The righteous cry out, and the Lord hears them; He delivers them from all their troubles.  The Lord is close to the brokenhearted and saves those who are crushed in spirit – Psalm 34:17-19.


We often wish we could escape from troubles – the pain of grief, loss, sorrow and failure, or even the small daily frustrations that constantly wear us down. God promises to be “close to the broken hearted” and to be our source of power, courage and wisdom, helping us through our problems. Sometimes He chooses to deliver us from those problems. When trouble strikes, don’t get frustrated with God. Instead, admit that you need God’s help and thank Him for being by your side.



People with wounded hearts can be found in all walks of life.  They are the people we characterize as having “hit bottom” or “made a mistake” or “taken a wrong turn.”  Their offense can range from the least to the greatest.  Some experience marital separation or divorce; others lose their jobs or take a cut in pay; still others lie or cheat or get caught in an illegal or unholy act.  Some are wounded not because of what they did personally, but because their circumstances changed and they got caught in the cross fire.  They are hurt because they became entangled with the wrong set of acquaintances.


Do you know any people who have wounded hearts?  The wounded are our spouses, our children, our neighbours, our friends, our ministers, our leaders.  They are people at work, in our family, or in our church.  Christ has the power to heal a wounded heart and put people back on their feet.  And you and I can be the link to that power.  There are ways that Christ can use us to restore the wounded.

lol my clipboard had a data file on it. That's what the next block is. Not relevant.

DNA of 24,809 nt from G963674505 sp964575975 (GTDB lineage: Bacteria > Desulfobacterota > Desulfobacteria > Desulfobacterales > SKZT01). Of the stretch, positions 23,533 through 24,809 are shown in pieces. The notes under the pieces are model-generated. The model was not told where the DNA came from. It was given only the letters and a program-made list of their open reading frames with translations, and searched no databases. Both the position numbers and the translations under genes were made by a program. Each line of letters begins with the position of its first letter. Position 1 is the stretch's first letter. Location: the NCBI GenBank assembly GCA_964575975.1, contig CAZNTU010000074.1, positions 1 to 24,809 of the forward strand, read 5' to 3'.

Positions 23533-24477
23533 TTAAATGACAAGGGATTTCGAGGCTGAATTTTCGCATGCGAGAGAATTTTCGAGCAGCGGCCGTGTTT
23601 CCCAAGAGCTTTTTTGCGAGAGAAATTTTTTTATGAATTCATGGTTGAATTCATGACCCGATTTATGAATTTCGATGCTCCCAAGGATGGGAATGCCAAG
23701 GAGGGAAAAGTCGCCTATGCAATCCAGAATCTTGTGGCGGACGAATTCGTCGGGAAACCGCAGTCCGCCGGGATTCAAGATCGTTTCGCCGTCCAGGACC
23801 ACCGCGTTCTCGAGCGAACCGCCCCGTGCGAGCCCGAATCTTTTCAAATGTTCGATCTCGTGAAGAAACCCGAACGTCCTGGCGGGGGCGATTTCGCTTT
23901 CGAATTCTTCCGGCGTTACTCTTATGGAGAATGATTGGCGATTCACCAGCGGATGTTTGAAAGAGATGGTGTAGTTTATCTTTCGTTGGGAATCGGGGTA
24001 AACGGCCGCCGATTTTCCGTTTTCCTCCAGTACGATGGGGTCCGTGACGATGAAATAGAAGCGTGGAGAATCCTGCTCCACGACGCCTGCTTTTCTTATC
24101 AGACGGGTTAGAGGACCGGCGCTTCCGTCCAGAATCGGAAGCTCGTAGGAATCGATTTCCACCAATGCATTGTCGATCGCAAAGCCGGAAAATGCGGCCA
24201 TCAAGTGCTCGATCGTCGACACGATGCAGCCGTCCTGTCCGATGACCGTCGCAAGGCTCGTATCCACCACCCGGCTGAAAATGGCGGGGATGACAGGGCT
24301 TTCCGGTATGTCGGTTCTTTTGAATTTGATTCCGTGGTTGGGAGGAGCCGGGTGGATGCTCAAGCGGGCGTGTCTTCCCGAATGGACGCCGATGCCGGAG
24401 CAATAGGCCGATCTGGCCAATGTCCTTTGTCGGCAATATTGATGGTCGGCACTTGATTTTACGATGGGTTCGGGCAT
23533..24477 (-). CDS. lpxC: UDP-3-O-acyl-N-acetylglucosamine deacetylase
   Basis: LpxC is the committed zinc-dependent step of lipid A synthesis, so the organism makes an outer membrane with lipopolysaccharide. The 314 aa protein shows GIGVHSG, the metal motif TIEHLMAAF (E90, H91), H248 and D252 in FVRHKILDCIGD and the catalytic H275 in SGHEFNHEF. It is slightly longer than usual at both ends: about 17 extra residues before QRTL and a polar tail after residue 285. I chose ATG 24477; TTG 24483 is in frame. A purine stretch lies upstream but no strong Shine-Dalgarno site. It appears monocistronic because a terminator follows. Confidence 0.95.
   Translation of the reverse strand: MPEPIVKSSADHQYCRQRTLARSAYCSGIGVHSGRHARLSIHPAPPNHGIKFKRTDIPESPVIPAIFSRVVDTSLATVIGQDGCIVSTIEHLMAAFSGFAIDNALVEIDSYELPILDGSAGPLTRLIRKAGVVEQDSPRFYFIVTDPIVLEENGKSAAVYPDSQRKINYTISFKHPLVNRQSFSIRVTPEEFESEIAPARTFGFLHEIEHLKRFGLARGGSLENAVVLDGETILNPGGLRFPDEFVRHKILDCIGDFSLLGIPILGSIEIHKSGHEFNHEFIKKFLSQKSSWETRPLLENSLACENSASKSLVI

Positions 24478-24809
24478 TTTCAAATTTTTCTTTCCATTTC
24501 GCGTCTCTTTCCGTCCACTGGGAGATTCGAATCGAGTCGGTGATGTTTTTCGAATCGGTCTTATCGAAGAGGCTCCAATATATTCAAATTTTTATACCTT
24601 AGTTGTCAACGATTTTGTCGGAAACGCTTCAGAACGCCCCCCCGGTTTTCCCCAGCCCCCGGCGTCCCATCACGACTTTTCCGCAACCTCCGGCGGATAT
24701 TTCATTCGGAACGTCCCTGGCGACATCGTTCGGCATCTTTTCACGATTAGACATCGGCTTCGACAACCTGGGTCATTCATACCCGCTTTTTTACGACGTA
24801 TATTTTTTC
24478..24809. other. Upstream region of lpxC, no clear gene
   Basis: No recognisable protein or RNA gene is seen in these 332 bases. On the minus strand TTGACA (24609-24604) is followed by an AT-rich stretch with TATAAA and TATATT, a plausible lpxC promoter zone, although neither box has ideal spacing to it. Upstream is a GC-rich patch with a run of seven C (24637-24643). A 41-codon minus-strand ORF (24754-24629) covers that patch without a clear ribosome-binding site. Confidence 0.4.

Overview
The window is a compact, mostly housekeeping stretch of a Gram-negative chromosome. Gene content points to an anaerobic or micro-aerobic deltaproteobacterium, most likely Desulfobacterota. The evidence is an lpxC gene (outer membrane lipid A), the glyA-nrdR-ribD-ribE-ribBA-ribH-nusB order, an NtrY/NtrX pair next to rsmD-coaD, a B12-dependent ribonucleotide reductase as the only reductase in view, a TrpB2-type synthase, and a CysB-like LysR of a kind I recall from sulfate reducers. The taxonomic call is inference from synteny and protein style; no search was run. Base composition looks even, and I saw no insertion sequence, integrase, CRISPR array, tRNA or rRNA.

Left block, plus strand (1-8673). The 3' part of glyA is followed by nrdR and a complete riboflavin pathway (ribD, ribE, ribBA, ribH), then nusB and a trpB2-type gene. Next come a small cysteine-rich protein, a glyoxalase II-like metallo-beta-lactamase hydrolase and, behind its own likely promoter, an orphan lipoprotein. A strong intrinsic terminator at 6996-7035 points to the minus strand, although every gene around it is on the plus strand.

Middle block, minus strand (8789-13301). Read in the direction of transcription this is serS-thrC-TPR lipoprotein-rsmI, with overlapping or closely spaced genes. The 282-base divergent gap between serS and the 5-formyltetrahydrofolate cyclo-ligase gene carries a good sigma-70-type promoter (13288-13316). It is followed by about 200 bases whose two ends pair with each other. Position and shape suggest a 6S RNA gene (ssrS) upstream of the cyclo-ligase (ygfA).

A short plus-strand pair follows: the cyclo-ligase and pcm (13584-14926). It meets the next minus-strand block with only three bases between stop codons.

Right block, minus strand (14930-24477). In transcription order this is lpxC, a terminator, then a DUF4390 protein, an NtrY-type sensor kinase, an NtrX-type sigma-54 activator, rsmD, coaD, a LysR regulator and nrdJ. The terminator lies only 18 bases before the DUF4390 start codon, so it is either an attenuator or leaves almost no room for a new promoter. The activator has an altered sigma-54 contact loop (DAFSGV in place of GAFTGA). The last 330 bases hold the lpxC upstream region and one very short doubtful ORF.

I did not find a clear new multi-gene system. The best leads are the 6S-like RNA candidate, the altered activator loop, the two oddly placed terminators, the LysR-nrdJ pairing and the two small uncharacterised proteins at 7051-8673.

A friend has been described in many different ways.  A friend knows all about us and loves us anyway.  A friend steps in when the whole world steps out.  A friend is one who never gets in the way, except when we are on our way down.  Once a group of teenagers were asked to define friendship.  One of the students wrote, “Friendship is knowing there will always be someone around to lift you up when all others let you down.” But many wounded people do not try to work out problems with friends.  They distance themselves from others.  These faltering individuals are in need of love, acceptance, encouragement, and help, but instead they withdraw.  This should not be allowed to continue, it is during those times that they truly need the support and affirmation of friends.


What do friends do?  Friends refresh the wounded.  They come alongside the hurting individual to offer support and encouragement.  They help the struggler by assisting and comforting.  They lighten the load of burden and pain.  They bring refreshment like a cold glass of water on a hot day.



We humans have a great ability to recall old injustices, dredge up insignificant slights, and reopen old wounds.  We tend to be unforgiving and unforgetting.  One would think that Christians would be different, a kinder and gentler tribe.  One would think we would be a people who, having experienced the grace and mercy of God, now pass that forgiveness on to others.  But often that is not the case, the reality is often summed up in the poignant statement “Christianity is the only army that shoots its wounded.”


The Gospel is the Good News of the second chance.  Those with wounded hearts can start over and have a new beginning.  Jonah disobeyed God and hit out on his own, and he was given another chance.  Peter denied Jesus and was later reinstated for service in the Master’s business.  Paul attacked and persecuted the Christian community, and he was granted a new lease on life to share the love of Christ.


For those of us who want to bring healing to wounded hearts, we touch their future by giving them a hope of a new tomorrow.  We restore their dignity by acknowledging their importance.